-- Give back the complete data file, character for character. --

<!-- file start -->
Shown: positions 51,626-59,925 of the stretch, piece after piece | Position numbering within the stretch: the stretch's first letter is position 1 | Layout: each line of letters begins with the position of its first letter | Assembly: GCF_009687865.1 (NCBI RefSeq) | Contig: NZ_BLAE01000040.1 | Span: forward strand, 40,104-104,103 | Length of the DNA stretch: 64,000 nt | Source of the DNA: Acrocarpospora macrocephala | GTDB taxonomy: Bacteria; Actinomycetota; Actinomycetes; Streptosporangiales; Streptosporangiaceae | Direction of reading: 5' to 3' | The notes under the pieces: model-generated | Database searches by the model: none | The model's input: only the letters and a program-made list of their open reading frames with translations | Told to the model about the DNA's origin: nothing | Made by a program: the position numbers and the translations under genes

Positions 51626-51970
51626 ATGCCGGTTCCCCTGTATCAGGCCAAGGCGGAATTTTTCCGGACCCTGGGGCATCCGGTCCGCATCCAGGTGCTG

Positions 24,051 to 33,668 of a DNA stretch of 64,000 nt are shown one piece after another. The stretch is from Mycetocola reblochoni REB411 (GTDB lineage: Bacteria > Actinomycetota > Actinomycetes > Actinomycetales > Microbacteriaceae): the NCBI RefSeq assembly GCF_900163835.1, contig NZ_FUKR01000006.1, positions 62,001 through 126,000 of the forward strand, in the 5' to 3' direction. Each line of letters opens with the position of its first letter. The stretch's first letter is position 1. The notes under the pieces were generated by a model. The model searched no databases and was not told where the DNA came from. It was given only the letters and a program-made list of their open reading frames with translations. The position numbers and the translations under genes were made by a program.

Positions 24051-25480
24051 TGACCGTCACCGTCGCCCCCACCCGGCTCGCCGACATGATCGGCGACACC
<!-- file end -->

Shown: positions 51,626-59,925 of the stretch, piece after piece | Position numbering within the stretch: the stretch's first letter is position 1 | Layout: each line of letters begins with the position of its first letter | Assembly: GCF_009687865.1 (NCBI RefSeq) | Contig: NZ_BLAE01000040.1 | Span: forward strand, 40,104-104,103 | Length of the DNA stretch: 64,000 nt | Source of the DNA: Acrocarpospora macrocephala | GTDB taxonomy: Bacteria; Actinomycetota; Actinomycetes; Streptosporangiales; Streptosporangiaceae | Direction of reading: 5' to 3' | The notes under the pieces: model-generated | Database searches by the model: none | The model's input: only the letters and a program-made list of their open reading frames with translations | Told to the model about the DNA's origin: nothing | Made by a program: the position numbers and the translations under genes

Positions 51626-51970
51626 ATGCCGGTTCCCCTGTATCAGGCCAAGGCGGAATTTTTCCGGACCCTGGGGCATCCGGTCCGCATCCAGGTGCTG

Positions 24,051 to 33,668 of a DNA stretch of 64,000 nt are shown one piece after another. The stretch is from Mycetocola reblochoni REB411 (GTDB lineage: Bacteria > Actinomycetota > Actinomycetes > Actinomycetales > Microbacteriaceae): the NCBI RefSeq assembly GCF_900163835.1, contig NZ_FUKR01000006.1, positions 62,001 through 126,000 of the forward strand, in the 5' to 3' direction. Each line of letters opens with the position of its first letter. The stretch's first letter is position 1. The notes under the pieces were generated by a model. The model searched no databases and was not told where the DNA came from. It was given only the letters and a program-made list of their open reading frames with translations. The position numbers and the translations under genes were made by a program.

Positions 24051-25480
24051 TGACCGTCACCGTCGCCCCCACCCGGCTCGCCGACATGATCGGCGACACC